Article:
Mythos 18 – Seven Abgals

 

When compared to the geological and genetic records, the Sumerian King List appears to record the major changes that took place on Earth over the past 260,000 years. During this ongoing chain of events the Abgal were recorded to have been guiding humanity, until around 21,000 years ago when they withdrew from the Earth. Seven are recorded as helping the kingdoms prior to the flood caused by the Lord of Phantoms: Uanna, Uannedugga, Enmedugga, Enmegalamma, Enmebulugga, An-Enlilda, and Utuabzu. Their names seem to be mostly descriptions or metaphors, such as Uannedugga ‘who was endowed with comprehensive intelligence,‘ Enmedugga ‘who was allotted a good fate,‘ Enmegalamma ‘who was born in a house,‘ and Enmebulugga ‘who grew up on pasture land.’ A few do seem to be connected to events, such as An-Enlilda ‘the conjurer of the city of Eridu‘, Uanna ‘who finished the plans for heaven and earth,’ and Utuabzu ‘who ascended to heaven.’ It appears as if the Abgal decided to leave the Earth after Utuabzu. Some scholars have identified Utuabzu as the legendary Babylonian mythical figure Oannes,(1)Edgar W. Conrad and Edward G. Newing, editors (1987) Perspectives on language and text : essays and poems in honor of Francis I. Andersen’s sixtieth birthday, July 28, 1985, Page 39 while others identify Uanna with Oannes.(2)Richard J. Clifford, editor (2007) Wisdom literature in Mesopotamia and Israel, Page 25

Assyrian Era Seal Depicting a Bird-like Abkallu (Abgal)

Assyrian Era Seal Depicting a Bird-like Abgal From Around 3200 Years Ago

Anunna and humans were presumably genetically compatible, since after the flood of the Lord of Phantoms four more Abgals returned to the Earth. These were part human and part Anunna, and included Nungalpirriggaldim, Pirriggalnungal, Pirriggalabsu, and Lu-nana who was only two-thirds Anunna. These Abgals are said to have committed a transgression by returning to Earth which angered the other Anunna. After these four hybrid Abgals followed the first completely human advisers, who were called Ummanu. The Sumerian King of Uruk Bilgamesh, later known to the Akkadians as Gilgamesh, was said to be the first king to have had an entirely human adviser.(3)Lindsay Jones, editor in chief (2005) Encyclopedia of Religion, Volume 9, 2nd edition, Page 5964 Later Abgal depicted during the Assyrian period, included several strange looking creatures, with some being bird-men, others being fish-men, and others entirely human. At the time they were not worshiped, but rather seen as guardians against evil spirits.(4)Mehmet-Ali Ataç (2010) The Mythology of Kingship in Neo-Assyrian Art, Page 150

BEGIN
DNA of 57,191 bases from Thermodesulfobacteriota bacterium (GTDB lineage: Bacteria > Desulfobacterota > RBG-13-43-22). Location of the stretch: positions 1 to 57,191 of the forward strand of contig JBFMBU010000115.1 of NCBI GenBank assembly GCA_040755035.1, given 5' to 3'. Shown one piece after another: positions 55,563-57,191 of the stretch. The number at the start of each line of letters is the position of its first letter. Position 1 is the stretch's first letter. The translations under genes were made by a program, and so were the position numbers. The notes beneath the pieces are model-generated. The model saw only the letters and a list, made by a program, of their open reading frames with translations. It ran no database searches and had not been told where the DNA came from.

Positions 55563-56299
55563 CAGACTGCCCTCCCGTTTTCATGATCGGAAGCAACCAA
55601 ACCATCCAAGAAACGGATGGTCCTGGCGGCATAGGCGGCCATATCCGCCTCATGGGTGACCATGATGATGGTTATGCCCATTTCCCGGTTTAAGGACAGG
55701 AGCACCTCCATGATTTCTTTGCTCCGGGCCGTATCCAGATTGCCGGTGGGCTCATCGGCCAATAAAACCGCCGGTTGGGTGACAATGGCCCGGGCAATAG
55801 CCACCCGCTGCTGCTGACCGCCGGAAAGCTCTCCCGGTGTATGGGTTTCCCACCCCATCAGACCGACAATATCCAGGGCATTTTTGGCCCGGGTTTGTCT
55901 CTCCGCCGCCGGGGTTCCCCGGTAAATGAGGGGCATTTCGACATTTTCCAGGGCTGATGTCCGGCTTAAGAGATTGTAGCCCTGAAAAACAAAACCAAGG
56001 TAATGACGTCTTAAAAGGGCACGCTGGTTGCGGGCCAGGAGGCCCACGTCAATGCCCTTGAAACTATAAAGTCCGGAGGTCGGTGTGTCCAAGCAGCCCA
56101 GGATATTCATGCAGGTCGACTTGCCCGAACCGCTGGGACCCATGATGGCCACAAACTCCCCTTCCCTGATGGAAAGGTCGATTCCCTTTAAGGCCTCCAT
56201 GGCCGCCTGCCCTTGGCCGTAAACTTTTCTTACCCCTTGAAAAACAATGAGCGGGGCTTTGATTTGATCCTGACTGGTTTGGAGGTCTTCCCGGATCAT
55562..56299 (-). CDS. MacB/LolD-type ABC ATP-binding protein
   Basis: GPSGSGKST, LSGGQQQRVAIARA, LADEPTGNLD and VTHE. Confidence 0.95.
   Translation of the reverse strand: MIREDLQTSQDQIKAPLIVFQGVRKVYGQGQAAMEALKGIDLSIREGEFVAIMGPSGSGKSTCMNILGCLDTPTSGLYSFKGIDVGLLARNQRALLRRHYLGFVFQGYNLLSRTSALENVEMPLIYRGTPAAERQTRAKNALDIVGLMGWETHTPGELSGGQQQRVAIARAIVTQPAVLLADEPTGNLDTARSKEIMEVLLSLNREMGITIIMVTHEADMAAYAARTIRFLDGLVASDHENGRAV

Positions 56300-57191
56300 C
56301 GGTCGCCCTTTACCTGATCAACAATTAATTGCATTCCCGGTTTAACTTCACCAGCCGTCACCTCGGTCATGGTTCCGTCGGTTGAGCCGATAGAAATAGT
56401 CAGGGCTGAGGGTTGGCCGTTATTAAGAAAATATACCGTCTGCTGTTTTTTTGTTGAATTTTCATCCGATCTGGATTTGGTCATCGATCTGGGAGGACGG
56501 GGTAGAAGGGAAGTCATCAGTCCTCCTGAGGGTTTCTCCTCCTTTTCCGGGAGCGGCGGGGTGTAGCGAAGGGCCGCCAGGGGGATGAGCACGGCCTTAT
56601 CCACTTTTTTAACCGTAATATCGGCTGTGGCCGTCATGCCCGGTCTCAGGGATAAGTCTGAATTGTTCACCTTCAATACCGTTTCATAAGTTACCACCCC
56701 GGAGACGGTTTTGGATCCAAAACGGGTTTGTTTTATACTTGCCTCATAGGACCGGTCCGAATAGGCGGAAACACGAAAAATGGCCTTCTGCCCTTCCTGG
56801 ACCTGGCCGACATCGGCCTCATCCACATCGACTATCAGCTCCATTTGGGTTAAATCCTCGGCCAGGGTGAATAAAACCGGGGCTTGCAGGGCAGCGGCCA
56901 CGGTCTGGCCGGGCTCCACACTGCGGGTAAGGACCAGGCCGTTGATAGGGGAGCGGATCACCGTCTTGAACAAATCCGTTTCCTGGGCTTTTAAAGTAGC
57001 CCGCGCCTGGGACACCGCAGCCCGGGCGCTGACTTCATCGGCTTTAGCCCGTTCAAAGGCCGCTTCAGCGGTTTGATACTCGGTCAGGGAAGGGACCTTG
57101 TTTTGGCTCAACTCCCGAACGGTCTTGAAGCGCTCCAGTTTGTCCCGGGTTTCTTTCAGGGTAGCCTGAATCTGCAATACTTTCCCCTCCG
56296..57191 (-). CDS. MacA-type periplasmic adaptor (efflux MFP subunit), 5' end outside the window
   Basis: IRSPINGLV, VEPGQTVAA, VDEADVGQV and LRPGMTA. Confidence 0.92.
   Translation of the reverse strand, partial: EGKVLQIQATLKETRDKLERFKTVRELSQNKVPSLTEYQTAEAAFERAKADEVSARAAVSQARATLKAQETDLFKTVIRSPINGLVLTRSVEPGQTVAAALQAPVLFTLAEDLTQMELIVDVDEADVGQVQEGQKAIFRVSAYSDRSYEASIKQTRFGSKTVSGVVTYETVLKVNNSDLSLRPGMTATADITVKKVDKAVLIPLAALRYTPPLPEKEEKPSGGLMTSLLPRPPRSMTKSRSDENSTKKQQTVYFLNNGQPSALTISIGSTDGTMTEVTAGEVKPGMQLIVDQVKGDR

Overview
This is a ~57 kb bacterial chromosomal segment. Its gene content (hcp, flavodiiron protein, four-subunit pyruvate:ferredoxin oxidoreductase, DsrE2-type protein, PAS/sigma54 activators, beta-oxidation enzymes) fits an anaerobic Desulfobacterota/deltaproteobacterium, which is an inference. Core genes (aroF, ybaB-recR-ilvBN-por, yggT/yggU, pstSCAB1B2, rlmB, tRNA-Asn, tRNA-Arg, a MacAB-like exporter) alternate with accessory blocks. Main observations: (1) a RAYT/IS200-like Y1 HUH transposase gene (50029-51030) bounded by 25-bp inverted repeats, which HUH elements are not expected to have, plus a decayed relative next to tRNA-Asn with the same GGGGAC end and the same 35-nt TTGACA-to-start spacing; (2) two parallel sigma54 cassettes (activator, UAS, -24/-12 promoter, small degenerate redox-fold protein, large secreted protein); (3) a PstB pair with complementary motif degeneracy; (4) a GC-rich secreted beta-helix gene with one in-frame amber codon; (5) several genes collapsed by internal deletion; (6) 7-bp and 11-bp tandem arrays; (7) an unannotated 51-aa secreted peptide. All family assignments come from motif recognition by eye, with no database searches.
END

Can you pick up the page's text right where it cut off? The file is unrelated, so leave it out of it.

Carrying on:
These strange stories were merged with many other odd stories during the Late Babylonian period into what became the first few chapters of the Book of Bereishit in the Jewish Torah, which was translated into Greek and renamed Genesis, becoming the first book of the Christian Bible. Scholars have suggested that Alulim may be the prototype of the Judeo-Christian-Islamic Adam character.(5)William H. Shea (1977) Adam in Ancient Mesopotamian Traditions Enmendurana’s adventure in heaven has been linked with the Judeo-Christian Enoch’s similar adventure.(6)Victor Hamilton (1990) “The Book of Genesis” The New International Commentary on the Old Testament, Pages 257-258 The seeming negative deeds of the later Abgal and their roles as wise councilors has led some scholars to equate them with the nephilim found in Judeo-Christian beliefs, who descended from heaven to teach humanity against the will of their ruler.(7)Edgar W. Conrad and Edward G. Newing, editors (1987) Perspectives on language and text : essays and poems in honor of Francis I. Andersen’s sixtieth birthday, July 28, 1985, Page 39 Atra-Hasis also called Ziusudra or Utnapishtim has been documented as being an earlier version of the Judeo-Christian-Islamic story of Noah’s Ark.(8)Robert M. Best (1999) Noah’s Ark and the Ziusudra Epic These similarities have caused people that reject the historicity of the later Judeo-Christian-Islamic stories to also reject the earlier stories, which is unfortunate as these stories do seem to be telling a scientifically plausible tale.

References   [ + ]

1, 7. Edgar W. Conrad and Edward G. Newing, editors (1987) Perspectives on language and text : essays and poems in honor of Francis I. Andersen’s sixtieth birthday, July 28, 1985, Page 39
2. Richard J. Clifford, editor (2007) Wisdom literature in Mesopotamia and Israel, Page 25
3. Lindsay Jones, editor in chief (2005) Encyclopedia of Religion, Volume 9, 2nd edition, Page 5964
4. Mehmet-Ali Ataç (2010) The Mythology of Kingship in Neo-Assyrian Art, Page 150
5. William H. Shea (1977) Adam in Ancient Mesopotamian Traditions
6. Victor Hamilton (1990) “The Book of Genesis” The New International Commentary on the Old Testament, Pages 257-258
8. Robert M. Best (1999) Noah’s Ark and the Ziusudra Epic